Jekyll is a blog-aware static site generator, written in Ruby. It’s used for Github Pages and it transforms files written in markdown and liquid into a full HTML web.



sudo apt-get install ruby-full build-essential zliblg-dev
sudo gem install jekyll bundler


The basic config is under _config.yml

# shows any config mishap
bundle exec jekyll doctor


If you do changes to your files, it will automatically generate the site. This is useful to see how it will look when deployed.

# creates a myBlog folder with all to start
# use this only the first time
sudo jekyll new myBlog

# inside this folder, starts web server at localhost:4000
sudo bundle exec jekyll serve

Update Ruby Gems

Change the new Gem version at Gemfile. Run bundle install
This will update Gemfile.lock with the new versions to use.

You may also specify at Gemfile to use any versions greater than x and it will take the newest version if there’s any greater. This is done with bundle update.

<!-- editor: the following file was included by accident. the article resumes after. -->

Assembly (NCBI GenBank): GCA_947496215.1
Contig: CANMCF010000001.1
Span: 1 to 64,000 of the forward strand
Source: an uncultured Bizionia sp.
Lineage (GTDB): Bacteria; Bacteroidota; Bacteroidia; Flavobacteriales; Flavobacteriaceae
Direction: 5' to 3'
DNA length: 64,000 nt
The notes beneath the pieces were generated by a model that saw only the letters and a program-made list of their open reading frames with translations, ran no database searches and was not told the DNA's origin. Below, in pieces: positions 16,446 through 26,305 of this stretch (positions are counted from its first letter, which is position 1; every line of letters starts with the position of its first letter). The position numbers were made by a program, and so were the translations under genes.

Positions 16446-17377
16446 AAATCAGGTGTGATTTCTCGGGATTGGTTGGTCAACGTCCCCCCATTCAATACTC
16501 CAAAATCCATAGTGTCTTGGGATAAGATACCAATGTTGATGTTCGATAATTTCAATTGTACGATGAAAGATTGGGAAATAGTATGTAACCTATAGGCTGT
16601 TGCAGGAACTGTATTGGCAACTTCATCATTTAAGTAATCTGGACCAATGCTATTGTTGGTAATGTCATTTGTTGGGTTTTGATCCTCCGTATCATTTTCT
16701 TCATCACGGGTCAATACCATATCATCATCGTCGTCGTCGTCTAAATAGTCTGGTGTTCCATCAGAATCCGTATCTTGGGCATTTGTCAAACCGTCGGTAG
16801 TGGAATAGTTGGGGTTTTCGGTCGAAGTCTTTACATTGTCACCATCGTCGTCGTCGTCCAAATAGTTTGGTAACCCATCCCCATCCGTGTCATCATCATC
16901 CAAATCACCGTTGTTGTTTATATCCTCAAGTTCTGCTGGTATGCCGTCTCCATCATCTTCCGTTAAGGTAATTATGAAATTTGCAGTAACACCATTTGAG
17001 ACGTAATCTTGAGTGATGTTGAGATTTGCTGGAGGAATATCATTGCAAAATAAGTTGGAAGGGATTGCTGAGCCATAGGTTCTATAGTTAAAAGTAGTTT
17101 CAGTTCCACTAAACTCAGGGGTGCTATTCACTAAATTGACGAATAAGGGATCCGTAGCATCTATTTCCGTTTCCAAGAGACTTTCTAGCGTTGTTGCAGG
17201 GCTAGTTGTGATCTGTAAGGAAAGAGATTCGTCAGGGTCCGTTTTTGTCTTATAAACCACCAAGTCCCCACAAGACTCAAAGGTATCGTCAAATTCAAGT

gem 'jekyll-sitemap', '~> 1.3.1'

Github Pages

Just edit the .md files, do a master push and it will be automatically reloaded.


Post example

It will be automatically rendered. The code between --- tags is metadata for jekyll.

layout: page
title: About
date:   2019-03-01 16:48:18 +0100
categories: [post]
tags: [test, ohno]
permalink: /oh-no/

Oh no! This is a new post.

tags vs categories

The difference is a category can be a part of the URL whereas a Tag cannot.


Drafts are posts without a date in the filename. They are posts you are still working on and do not want to be published yet. They go under _draft.

To render them, add the --drafts flag to jekyll serve command.